Why isn’t the TPP1000 (Tektronix Passive Probe 1GHz) compatible with my scope?
Short answer is that if your scope doesn’t have the notched key that allows the probe to connect, then the TPP probe requires a different termination resistance than what your scope can provide.
Long answer is that traditionally, passive probes (industry standard) require a scope to have 1 megaohm termination. If you’re unfamiliar with what a termination resistor is; the scope’s termination is a resistor internal to the scope where the ADC (Analog-to-Digital Converter) samples the analog signal.
A passive probe that has specifications indicating 10MΩ Input Impedance and 10X attenuation means that the device being probed will view 10 megaohms loading and the signal that reaches the scope will be attenuated (amplitude shrunk) by a factor of 10.
The scopes ADC measures the signal across the 1 megaohm resistor connected to the scopes ground. The probe has 9 megaohm resistance at the head of the probe. This creates a voltage divider network where the voltage at the 1 megaohm termination resistance is 1/10 the voltage measured at the probe head.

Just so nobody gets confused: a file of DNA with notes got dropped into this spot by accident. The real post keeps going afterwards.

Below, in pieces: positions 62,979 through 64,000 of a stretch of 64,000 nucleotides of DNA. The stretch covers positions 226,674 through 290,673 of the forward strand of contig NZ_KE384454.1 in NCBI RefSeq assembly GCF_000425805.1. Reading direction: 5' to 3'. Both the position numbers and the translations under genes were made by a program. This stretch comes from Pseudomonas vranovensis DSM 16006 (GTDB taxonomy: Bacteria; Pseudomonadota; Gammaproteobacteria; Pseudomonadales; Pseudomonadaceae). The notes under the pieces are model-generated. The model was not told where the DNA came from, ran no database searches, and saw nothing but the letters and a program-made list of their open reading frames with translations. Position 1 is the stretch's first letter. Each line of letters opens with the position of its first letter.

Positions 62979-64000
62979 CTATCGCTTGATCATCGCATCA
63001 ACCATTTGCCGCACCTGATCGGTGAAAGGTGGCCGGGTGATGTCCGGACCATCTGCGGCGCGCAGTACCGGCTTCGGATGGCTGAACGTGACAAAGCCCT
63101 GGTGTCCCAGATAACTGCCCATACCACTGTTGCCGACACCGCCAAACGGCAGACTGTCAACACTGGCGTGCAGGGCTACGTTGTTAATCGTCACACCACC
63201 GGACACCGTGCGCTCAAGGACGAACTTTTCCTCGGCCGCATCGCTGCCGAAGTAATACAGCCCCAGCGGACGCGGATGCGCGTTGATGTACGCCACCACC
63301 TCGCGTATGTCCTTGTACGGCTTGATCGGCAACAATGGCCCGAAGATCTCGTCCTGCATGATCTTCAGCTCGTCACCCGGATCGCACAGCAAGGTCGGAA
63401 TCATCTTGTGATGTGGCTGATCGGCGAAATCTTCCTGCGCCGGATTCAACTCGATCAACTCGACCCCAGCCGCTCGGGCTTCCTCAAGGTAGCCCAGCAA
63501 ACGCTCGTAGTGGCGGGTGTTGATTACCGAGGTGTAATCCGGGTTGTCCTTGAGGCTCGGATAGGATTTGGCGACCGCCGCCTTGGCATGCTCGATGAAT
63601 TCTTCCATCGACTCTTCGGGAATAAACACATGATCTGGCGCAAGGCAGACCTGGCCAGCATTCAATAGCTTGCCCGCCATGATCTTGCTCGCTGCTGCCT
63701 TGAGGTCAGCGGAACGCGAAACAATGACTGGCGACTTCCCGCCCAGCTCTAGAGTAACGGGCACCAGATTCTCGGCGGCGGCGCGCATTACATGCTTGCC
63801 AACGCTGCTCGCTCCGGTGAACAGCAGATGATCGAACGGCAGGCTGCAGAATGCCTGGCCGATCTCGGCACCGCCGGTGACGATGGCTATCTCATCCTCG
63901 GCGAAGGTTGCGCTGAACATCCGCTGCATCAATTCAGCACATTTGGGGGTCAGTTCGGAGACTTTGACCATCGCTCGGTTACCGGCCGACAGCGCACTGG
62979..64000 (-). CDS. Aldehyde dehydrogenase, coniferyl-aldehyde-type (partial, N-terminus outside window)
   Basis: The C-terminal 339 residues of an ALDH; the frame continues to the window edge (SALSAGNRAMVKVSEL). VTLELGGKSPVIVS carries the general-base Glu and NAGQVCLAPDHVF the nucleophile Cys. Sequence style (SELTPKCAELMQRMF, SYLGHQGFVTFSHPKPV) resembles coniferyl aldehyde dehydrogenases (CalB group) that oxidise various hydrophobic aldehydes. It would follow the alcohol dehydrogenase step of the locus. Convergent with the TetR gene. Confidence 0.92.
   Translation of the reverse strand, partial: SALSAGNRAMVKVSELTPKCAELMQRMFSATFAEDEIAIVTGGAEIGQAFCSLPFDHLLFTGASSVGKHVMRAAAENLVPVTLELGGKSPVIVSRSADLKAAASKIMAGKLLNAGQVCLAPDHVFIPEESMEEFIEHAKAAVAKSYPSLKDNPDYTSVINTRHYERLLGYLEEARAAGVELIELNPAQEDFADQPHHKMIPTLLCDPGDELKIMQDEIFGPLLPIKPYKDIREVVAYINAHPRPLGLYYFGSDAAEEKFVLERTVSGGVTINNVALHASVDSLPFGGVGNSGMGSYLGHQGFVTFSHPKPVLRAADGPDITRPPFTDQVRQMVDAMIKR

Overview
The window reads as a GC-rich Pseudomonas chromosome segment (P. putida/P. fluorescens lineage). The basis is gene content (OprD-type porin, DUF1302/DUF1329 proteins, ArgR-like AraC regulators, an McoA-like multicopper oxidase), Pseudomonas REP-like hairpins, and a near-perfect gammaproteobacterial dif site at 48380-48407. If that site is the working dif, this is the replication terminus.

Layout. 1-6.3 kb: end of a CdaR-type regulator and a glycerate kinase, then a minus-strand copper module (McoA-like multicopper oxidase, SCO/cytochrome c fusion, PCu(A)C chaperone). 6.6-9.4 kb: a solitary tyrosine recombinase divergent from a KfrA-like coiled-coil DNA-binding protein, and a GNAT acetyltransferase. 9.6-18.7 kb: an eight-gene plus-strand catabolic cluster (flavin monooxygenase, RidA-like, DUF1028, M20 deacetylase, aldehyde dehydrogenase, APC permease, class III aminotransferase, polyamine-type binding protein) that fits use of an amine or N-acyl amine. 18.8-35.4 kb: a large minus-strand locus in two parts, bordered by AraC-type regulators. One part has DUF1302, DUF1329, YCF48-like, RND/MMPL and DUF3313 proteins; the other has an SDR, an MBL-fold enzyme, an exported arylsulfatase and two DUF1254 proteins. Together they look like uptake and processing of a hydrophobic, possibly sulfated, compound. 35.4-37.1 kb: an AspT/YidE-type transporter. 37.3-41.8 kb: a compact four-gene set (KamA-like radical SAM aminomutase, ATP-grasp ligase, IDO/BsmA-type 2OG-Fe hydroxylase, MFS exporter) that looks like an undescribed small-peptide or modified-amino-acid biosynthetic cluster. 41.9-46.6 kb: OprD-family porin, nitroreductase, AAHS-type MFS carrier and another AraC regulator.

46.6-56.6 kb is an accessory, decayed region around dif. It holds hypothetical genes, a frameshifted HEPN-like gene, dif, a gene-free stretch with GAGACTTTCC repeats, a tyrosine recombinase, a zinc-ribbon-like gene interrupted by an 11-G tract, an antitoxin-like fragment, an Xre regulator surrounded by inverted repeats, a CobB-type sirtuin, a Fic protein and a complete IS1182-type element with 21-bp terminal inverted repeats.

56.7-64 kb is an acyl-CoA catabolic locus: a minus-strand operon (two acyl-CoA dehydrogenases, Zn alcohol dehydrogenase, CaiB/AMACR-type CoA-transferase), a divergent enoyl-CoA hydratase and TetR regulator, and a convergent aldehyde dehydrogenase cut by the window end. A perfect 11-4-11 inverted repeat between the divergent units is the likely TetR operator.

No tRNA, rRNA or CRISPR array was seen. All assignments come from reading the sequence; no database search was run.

The TPP1000 probe has 9.75 Megaohms resistance at the tip. If the total impedance is 10 megaohms, that means the scope must have 250k Ohm impedance. A voltage divider of 10 megaohm with 250k Ohm resistance in the scope would give 40 times attenuation and not 10 as the datasheet defines.
Tektronix modern oscilloscopes use a more sophisticated system. The input ASIC on the front end of today’s scopes have a trans-impedance amplifier (TIA) designed around a 1 megaohm expected input impedance. If the total resistance is 10 megaohm from the probe and scope combined, that will decrease the current to the ASIC 10 times more than the 1 megaohm expected impedance; hence is a 10:1 attenuation. Likewise, a TPP0502 with a net probe-tip input resistance of 2MΩ is a “2X” attenuating probe.
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